EU Commission blasted for cutting Youth Guarantee funding
Campaigners have accused European Commission President Jean-Claude Juncker of "leaving many questions unanswered" in his state of the union address.
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Juncker told MEPs in Strasbourg on Wednesday that he "cannot accept Europe as the continent of youth unemployment."
But the European Youth Forum, a platform of youth organisations in Europe, said Juncker's "good words are at odds" with the subsequent announcement of an effective cut in funding of more than three-quarters in the EU's Youth Guarantee as compared to 2014-2016 funding.
Reacting to Juncker's speech, it said, "Without the political will and funding to effectively implement the Youth Guarantee, youth unemployment will continue in Europe.
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"Similarly, more details are needed on the newly announced European Solidarity Corps which must support, not replace or just rehash the good work already being carried out by young people and youth organisations."
The statement went on, "It is extremely disappointing that at very difficult times for Europe, and especially its young people, the Commission's answer does not match the promise of Juncker's speech, by implementing an effective cut in Youth Employment Initiative funding."
It claims this will be slashed from €6bn over 2014-2016 to €2bn for the next four years.
The Forum is now calling on the European Parliament and Council to ensure there is "at least" the same amount of funding for the Youth Employment Initiative for the 2017-2020 period.
Its President Johanna Nyman said, "Europe is on a cliff edge: decisions made now impact all of our futures, but especially young people's.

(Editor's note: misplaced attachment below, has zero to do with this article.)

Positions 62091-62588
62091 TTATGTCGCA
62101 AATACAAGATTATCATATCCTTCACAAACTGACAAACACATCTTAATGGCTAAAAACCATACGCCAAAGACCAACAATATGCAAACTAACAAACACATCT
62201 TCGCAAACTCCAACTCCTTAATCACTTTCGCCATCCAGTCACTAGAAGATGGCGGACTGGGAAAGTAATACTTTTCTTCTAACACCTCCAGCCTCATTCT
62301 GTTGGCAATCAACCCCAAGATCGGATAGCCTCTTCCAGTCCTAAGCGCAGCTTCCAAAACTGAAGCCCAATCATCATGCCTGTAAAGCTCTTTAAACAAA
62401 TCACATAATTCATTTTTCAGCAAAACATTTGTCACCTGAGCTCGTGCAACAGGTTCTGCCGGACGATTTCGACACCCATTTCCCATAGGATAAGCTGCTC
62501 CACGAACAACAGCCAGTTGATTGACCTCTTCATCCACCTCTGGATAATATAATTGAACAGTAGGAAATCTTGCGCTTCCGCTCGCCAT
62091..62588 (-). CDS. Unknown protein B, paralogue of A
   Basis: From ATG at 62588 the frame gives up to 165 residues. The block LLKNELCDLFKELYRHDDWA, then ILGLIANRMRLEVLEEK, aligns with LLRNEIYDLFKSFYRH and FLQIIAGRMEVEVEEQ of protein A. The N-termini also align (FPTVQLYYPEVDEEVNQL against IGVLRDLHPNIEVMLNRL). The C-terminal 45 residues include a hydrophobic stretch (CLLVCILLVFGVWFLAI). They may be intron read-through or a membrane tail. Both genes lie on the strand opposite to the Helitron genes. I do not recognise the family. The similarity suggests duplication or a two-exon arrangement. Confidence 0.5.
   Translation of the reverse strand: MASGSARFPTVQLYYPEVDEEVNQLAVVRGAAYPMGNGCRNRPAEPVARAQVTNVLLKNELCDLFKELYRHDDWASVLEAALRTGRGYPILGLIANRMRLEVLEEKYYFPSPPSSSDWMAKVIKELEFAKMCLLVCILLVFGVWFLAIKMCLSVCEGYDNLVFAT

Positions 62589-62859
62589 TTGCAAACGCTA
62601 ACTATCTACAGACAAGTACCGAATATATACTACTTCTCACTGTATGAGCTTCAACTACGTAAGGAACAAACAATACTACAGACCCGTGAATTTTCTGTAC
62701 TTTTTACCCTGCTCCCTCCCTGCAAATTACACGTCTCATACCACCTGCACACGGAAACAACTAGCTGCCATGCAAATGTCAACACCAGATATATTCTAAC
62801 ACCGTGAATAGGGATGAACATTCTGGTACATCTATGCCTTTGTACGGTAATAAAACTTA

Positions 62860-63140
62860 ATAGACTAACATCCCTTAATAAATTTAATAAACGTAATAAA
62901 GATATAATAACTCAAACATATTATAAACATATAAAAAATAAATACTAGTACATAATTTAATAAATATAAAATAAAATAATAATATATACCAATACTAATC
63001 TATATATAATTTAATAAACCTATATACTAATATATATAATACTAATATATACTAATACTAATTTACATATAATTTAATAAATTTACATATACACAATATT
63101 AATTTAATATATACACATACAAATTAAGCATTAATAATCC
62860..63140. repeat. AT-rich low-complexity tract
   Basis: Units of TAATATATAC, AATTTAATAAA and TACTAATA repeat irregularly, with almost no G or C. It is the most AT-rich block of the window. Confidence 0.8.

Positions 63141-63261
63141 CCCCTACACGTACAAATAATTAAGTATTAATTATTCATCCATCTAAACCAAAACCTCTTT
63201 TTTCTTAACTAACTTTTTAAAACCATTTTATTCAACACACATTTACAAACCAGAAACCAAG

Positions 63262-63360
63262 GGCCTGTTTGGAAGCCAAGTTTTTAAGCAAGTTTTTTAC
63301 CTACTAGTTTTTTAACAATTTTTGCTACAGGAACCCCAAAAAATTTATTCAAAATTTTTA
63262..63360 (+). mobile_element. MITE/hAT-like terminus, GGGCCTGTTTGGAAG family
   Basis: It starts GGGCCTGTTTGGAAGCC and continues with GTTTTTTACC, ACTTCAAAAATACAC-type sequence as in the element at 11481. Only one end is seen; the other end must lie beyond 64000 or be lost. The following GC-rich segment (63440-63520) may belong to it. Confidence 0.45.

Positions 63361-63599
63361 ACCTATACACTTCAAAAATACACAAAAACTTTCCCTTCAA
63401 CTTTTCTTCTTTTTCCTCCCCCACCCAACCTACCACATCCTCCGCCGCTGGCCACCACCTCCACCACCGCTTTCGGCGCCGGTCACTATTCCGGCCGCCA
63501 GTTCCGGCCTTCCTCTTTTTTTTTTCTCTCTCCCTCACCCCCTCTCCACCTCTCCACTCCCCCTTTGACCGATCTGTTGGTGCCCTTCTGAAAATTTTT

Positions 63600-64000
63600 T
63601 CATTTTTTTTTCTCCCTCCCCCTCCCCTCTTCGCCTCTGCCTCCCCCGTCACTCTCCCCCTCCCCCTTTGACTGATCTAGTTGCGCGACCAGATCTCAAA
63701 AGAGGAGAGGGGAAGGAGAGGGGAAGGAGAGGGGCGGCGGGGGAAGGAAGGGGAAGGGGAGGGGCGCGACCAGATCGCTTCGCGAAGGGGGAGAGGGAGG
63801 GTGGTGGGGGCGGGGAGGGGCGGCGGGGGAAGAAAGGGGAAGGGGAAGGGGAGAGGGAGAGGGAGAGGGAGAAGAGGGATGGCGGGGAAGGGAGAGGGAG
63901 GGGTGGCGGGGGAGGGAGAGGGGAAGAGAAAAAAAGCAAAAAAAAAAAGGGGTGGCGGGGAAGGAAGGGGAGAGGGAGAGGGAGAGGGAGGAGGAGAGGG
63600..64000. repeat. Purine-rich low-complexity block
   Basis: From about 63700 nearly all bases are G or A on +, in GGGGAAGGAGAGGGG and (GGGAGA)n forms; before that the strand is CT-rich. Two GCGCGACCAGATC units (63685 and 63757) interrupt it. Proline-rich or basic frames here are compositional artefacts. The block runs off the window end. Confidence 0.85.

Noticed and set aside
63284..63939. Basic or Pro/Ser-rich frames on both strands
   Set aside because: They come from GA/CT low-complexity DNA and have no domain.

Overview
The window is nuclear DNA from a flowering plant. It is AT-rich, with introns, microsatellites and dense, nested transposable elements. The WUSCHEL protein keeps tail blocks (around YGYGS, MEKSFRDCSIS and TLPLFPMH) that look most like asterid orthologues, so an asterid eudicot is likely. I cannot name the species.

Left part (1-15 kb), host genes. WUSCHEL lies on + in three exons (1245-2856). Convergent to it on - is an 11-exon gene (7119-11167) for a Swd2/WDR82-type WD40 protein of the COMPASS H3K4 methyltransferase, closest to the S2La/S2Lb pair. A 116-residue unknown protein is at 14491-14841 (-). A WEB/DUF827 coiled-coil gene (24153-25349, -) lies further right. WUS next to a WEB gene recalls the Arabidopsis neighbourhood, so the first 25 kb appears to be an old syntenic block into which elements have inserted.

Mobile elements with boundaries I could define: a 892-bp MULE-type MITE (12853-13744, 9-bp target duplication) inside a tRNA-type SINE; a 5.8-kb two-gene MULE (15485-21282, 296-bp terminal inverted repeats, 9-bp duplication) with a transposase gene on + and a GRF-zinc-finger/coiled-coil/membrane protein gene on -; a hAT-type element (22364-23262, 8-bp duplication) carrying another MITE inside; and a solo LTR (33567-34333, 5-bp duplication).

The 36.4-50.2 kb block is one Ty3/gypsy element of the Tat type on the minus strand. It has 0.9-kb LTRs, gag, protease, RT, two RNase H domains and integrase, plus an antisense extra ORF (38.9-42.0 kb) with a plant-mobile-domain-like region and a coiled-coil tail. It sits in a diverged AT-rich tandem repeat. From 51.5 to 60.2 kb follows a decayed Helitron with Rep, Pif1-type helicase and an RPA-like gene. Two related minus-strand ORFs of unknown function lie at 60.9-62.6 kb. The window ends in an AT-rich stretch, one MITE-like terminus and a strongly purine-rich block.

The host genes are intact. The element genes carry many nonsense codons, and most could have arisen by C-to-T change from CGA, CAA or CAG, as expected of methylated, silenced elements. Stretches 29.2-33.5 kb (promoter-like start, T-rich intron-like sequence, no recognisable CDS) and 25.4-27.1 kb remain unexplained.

"While we welcome Juncker's concern for youth, we are past the time for nice words, which is what he offered us in his speech. What we need is answers, detail and real, new investment in young people. If he wants to empower citizens, Juncker must include us and create a real dialogue with young people about our future.
"We call on member states and the parliament to continue existing levels of funding for the Youth Guarantee."
The future funding of the EU will be one of the issues discussed at an informal EU summit in Bratislava on Friday.
Nyman added, "European leaders must now, at the summit in Bratislava, show their commitment to youth and invest in us in order to release the huge potential that we have. We look forward to hearing what importance they place on all of our futures."
Meanwhile, the European University Association (EUA) said it "deplores" that research, innovation and higher education "hardly featured" in Juncker's speech.
In his address to Parliament, Juncker set out a plan to strengthen investment to support jobs and growth, specifically through an extension and amplification of the European Fund for Strategic Investments (EFSI).
But the EUA said, "Given the strong evidence that research, innovation and higher education are vital areas for investment in order to create jobs and growth in Europe, we believe that they should be given higher priority."
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